In which we spend some time in the North and walk in the footsteps of giants

Last Friday we, along with a bunch of Eric’s college students, boarded a bus to Belfast. Crossing the border into Northern Ireland, which is part of the United Kingdom and not politically part of Ireland, is somewhat underwhelming and mostly notable for the road signs changing into miles instead of kilometers. We made a few stops to check out sights along the way.

First stop was the Dark Hedges. Beech trees twist and arc overhead to create two colonnades along a small patch of road, an arboreal tunnel to welcome you to the Stuart estate. Charles Stuart first planted the trees in the 18th century for this reason, simply to impress visitors to his manse. It’s better known now as the escape route Arya Stark takes from King’s Landing on Game of Thrones. When backlit, the trees form an ethereal walkway, and I half expected to see fairies meandering past. 

Next stop was Carrick a Rede rope bridge. A tiny island sits just off the coast of mainland Ireland at the edge of a bay. Shoals of salmon used to swim by, and a small rope bridge allowed fishermen access the island so they could set their nets. Nowadays, salmon populations have plummeted and the bridge is no longer used for fishing, but solely for tourism. Walking across what is now a relatively stable wood slat bridge with secure ropes and netting on either side of you is harrowing enough, especially if you look down to see the surf crashing on the rocks. I can only imagine the fortitude of fisherman of yore, who used to scramble across a swaying bridge which had only one rope handrail, the other side a steep drop to the ocean, guiderope held in one hand and the other clutching their nets and lines. Many tourists have made it across but have found themselves unable to stomach the return journey, needing rescue by dinghy.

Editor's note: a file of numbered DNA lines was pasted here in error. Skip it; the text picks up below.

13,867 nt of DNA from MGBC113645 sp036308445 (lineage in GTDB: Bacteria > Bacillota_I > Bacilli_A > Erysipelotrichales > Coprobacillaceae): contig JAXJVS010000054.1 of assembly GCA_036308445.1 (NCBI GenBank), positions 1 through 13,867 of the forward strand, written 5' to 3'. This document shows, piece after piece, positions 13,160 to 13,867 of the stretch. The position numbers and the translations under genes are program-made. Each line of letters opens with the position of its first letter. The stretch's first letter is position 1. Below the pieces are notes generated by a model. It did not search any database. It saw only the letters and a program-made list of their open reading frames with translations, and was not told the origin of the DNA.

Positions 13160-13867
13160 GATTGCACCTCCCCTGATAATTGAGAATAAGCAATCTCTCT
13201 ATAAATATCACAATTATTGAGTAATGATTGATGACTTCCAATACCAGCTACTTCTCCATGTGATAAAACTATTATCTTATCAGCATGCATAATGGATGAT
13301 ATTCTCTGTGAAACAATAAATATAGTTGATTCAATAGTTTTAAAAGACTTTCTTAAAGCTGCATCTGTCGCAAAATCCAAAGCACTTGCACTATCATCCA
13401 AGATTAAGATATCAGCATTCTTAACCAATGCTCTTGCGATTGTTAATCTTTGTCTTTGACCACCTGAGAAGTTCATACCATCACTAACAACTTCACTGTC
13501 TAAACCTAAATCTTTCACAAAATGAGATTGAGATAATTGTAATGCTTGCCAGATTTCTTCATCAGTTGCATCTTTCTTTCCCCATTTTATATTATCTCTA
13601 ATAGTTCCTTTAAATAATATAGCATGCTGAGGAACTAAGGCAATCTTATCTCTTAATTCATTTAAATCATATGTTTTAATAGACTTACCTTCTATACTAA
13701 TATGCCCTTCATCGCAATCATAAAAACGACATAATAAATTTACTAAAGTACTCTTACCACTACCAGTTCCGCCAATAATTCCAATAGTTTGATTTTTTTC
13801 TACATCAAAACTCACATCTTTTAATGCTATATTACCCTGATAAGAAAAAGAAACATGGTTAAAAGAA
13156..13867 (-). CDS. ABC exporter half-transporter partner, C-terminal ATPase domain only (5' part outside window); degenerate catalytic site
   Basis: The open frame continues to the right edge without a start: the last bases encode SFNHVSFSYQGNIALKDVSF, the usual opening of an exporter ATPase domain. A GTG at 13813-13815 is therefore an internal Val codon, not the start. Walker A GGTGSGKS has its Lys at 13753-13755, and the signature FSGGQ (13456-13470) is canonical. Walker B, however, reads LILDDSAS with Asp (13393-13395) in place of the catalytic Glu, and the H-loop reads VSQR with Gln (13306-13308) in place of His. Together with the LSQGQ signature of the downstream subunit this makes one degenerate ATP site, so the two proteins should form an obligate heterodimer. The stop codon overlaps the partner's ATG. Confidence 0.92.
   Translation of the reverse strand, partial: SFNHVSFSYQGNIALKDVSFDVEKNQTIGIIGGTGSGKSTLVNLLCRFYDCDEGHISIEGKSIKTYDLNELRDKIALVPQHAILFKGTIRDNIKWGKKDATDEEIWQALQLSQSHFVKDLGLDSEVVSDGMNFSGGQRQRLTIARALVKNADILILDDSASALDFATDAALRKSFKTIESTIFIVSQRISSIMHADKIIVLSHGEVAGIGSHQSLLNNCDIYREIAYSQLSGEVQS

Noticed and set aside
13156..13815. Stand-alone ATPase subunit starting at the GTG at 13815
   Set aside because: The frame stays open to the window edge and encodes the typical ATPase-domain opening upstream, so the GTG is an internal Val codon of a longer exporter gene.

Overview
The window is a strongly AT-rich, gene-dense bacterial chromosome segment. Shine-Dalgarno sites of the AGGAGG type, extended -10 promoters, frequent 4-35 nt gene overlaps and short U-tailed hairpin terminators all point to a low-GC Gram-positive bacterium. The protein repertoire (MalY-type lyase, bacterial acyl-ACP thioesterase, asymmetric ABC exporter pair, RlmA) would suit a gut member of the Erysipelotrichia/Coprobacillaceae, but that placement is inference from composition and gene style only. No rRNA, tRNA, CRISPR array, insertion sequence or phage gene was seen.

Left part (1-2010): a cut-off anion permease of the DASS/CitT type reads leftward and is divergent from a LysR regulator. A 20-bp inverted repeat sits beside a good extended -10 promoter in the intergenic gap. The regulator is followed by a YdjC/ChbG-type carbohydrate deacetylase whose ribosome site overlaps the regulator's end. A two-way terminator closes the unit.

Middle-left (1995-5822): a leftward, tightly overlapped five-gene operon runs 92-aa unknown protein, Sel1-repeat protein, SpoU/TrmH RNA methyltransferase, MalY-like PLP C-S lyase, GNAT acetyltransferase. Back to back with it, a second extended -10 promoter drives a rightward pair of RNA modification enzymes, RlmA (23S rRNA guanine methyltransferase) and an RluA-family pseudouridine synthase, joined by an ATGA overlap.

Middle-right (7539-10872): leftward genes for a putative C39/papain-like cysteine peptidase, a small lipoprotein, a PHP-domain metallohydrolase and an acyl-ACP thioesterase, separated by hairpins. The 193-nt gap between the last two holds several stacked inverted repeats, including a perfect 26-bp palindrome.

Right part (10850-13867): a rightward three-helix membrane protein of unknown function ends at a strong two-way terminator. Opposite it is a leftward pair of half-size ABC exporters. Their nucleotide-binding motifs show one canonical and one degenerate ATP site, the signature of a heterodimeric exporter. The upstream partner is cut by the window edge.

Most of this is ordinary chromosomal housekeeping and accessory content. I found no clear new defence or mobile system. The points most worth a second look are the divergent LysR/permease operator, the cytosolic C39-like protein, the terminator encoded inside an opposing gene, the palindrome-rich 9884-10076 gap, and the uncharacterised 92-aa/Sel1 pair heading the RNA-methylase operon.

True bravery on display

The little dock to the right is where they would save those who couldn’t cross twice, though it seems even more harrowing to me.

The last tourist stop was the Giant’s Causeway. The tour bus spit us out at the top of a cliff overlooking the beach. We walked a paved pathway that curved downwards, and saw … more cliffs and craggy beach. Pretty, sure, but hardly unique. What was the big deal?

The faces of the unimpressed

Walking further down, though, we soon saw the landscape change into well demarcated hexagonal columns that rose into hills as they came inland and then seemed to disappear into the surf. The kids took off to scamper among the formations, while I cautiously stepped around them because those things were slippery. Now, I could tell you that the geological origin is from ancient volcanic activity that breathed out the basalt columns, but where’s the fun in that? 

Irish legend tells a much different story. Fionn McCumaill (p. Finn McCool) is a mythic giant of the North Coast. Scotland is just across the water here, and the Scottish giant Benandonner threatened to attack Ireland. Fionn swore to protect his land, and threw chunks of the coast into the water to create a road, or causeway, to Scotland where he intended to fight Benandonner and save Ireland. On his way over though, he caught a glimpse of Benandonner, realized he is truly massive and Fionn hightailed it back to his house in Ireland. Benandonner meanwhie is still up for the challenge and followed Fionn back along the new road and headed to his house, asking to see him for the fight. Fionn’s wife, Oonagh, has realized what’s about to happen and cleverly dressed up Fionn as a baby. She greeted Benandonner at the door, and told him Fionn is currently out but would you mind holding his beautiful baby. Benandonner took one look at the “baby,” and thought in fright of how large the father must be to sire a baby of this size, and fled back to Scotland. As he ran back, he destroyed much of the causeway so that Fionn couldn’t chase him home. 

Look between the layers to see coins people have stuck in, left to decay in the saltwater air and melt into the stones themselves.


2 thoughts on “In which we spend some time in the North and walk in the footsteps of giants

  1. David Cooper says:


    I’ve been meaning to write ever since I read about you going back to school and your crash course on Irish culture. Right around that time a friend sent me a book, Anam Cara by John O’Donohue. It’s a hard book to cliffnote, but basically it’s about the Celtic way of friendship and love. “Anam Cara” is Gaelic for “soul friend.” My friend thought of me when he read:

    “. . . when your eyes freeze behind the gray window and the ghost of loss gets in to you, may a flock of colors, indigo, red, green and azure blue come to awaken in you a meadow of delight.”

    While you are combing through Irish history and following the trail of mythical giants, I am learning from the Celts a new way through grief, friendship, and love. Quite a curriculum.

    My best, David >

    Liked by 1 person

    • sajbat says:

      David, that is lovely. I would love to see you again and chat in person when we are back in the states in July-can we make that happen? Xoxo


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